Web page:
Conversely, of Bifidobacterium strains, Lactobacillus strains are homofermentative organisms and their main organic acid produced is lactic acid, but other acids such as, acetic acid can also be produced from citrate metabolism [30]. Therefore, a pH decrease was expected throughout fermentation. The positive control with glucose demonstrated to have the most extensive pH decrease, followed by PBLF and then FOS. The sugars profile was similar to the ones visualized for B. animalis B0, however differences were found for FOS because small concentrations of this sugar was quantified. Yet, for PBLF, it was possible to see a decrease of glucose concentration, as well as the disappearance of fructose from the medium. Statistical analysis was performed between variation of sugars and organic acids with a variation of pH. The correlation between glucose and pH through time for FOS was negative (r = −0.511), as expected, but such differences were not statistically significant (p < 0.05). The lactic acid production was substantial for positive control, followed by FOS at 2%, however the increase for PBLF was not statistically significant (p < 0.05). Strangely, the acetic acid concentrations remain stable throughout fermentation for PBLF and the positive control with glucose, the exception was the positive control using FOS. The results for PBLF and glucose were not in accordance with the ones obtained for citric acid production, since positive correlation values between the production of acetic acid and the consumption of citric acid were presented. The decrease of citric acid was not correlated with increasing of acetic acid in the medium. On the other hand, the fermentation with FOS presented a negative correlation (r = −0.238) between the values of acetic and citric acid [30]. Formic acid production was detected, and slight differences were found throughout the time for all the tested samples (Table 2).
The present results revealed that PBLF has potential to be applied as a prebiotic enhancer to most of the tested probiotic strains when used as a single carbon source. Moreover, the fermentation resulted in the production of healthy metabolites and seems a good candidate to be incorporated in functional food products, acting as a fermentable carbohydrate source for support of probiotic strains growth. The previous conclusions agreed with a number of studies in which the ability of lactobacilli and bifidobacterial to use different fruit and vegetable sources as substrates for the fermentation of probiotic or colonic microorganism is demonstrated [18,19,20,21,22,23,24,25,26,27].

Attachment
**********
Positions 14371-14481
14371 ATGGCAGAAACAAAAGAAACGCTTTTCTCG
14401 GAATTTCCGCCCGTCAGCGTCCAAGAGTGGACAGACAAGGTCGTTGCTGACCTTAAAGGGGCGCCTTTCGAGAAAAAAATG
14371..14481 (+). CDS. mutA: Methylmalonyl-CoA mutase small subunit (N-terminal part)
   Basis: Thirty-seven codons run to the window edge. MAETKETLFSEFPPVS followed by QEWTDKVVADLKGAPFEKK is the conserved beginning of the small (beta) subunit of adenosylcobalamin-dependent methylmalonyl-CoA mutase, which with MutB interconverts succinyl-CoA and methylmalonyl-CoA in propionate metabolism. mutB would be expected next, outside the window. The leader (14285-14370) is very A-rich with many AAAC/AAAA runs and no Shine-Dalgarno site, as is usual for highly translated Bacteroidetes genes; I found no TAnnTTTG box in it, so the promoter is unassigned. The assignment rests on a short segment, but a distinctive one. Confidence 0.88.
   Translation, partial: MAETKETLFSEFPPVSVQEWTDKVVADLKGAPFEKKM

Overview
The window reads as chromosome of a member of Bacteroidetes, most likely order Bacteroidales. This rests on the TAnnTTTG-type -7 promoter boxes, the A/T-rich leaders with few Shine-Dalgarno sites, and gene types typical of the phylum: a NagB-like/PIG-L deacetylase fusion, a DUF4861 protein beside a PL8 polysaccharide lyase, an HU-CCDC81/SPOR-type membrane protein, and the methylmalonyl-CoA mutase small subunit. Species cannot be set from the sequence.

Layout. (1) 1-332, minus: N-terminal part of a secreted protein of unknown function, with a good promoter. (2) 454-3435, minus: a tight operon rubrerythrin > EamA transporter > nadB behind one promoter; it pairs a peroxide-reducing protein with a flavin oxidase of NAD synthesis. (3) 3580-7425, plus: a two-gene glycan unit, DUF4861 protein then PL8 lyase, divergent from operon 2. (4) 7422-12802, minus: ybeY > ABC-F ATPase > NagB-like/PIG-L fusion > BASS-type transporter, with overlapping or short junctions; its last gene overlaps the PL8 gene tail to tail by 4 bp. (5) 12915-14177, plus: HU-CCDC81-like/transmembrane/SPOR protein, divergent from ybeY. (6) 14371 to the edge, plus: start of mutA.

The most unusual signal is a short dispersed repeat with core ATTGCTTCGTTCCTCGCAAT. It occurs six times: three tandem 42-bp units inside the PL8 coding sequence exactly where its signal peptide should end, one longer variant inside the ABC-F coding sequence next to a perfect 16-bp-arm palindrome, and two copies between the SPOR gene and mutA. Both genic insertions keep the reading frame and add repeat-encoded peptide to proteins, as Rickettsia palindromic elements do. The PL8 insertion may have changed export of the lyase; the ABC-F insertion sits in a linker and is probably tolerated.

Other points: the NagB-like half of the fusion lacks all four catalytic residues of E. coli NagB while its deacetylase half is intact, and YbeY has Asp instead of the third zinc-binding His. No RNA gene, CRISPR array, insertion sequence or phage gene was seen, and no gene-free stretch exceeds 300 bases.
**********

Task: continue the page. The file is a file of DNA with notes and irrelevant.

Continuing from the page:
3.4. Phenolic Compounds and Antioxidant Activities

The antioxidant activity, as well as the content of phenolic compounds of PBLF was measured to understand the potential as an antioxidant fraction. Hence, four types of assays were performed to evaluate the maintenance of phenolic compounds and their antioxidant capacity. Table 3 depicts the values of antioxidant activity, measured through ABTS and ORAC assays, as well as the total phenolic content through the Folin–Ciocalteu method and Table 4 shows the phenolic compounds identified and quantified presented in the pineapple stem liquid fraction (PSLF) and pineapple peel liquid fraction (PPLF).
The ABTS colorimetric assay measures the capacity of phenolic compounds to revert the radical cation ABTS to its original state [25]. The values of ABTS obtained for the initial liquid fractions of pineapple by-products were in accordance with the ones exhibited previously by Dávalos et al. [19]. The stem fraction showed lower values of ascorbic acid equivalents for ABTS assay than the peel liquid fraction. Differences found between stem and peel fractions were statistically significant (p < 0.05). When the antioxidant capacity was evaluated by ORAC, the results followed the same tendency than the ABTS assay.
However, the values for Trolox equivalents were much higher than ABTS. Campos et al. [22] have described the mechanism action of both assays, whereby several times the ABTS radical is not able to interact with the phenolic compounds of biological samples because they are complexed or glycosylated with other structures, such as soluble carbohydrates from dietary fiber [19]. On the other hand, the ORAC assays reflects the peroxyl scavenging activity of the phenolic compounds of samples, being more suitable to evaluate biological antioxidant activity [22]. The initial values of ORAC assay have shown that PSLF presented a higher concentration of equivalents of TE (Trolox) than PPLF. Statistical analysis showed that was not found (p > 0.05). When these methodologies were compared, differences within the results were found and, as expected, the ORAC method showed a higher correlation in the results. Other authors have described the same outcome, since ORAC assay is more efficient and trustable than ABTS assay for measuring biological samples [17].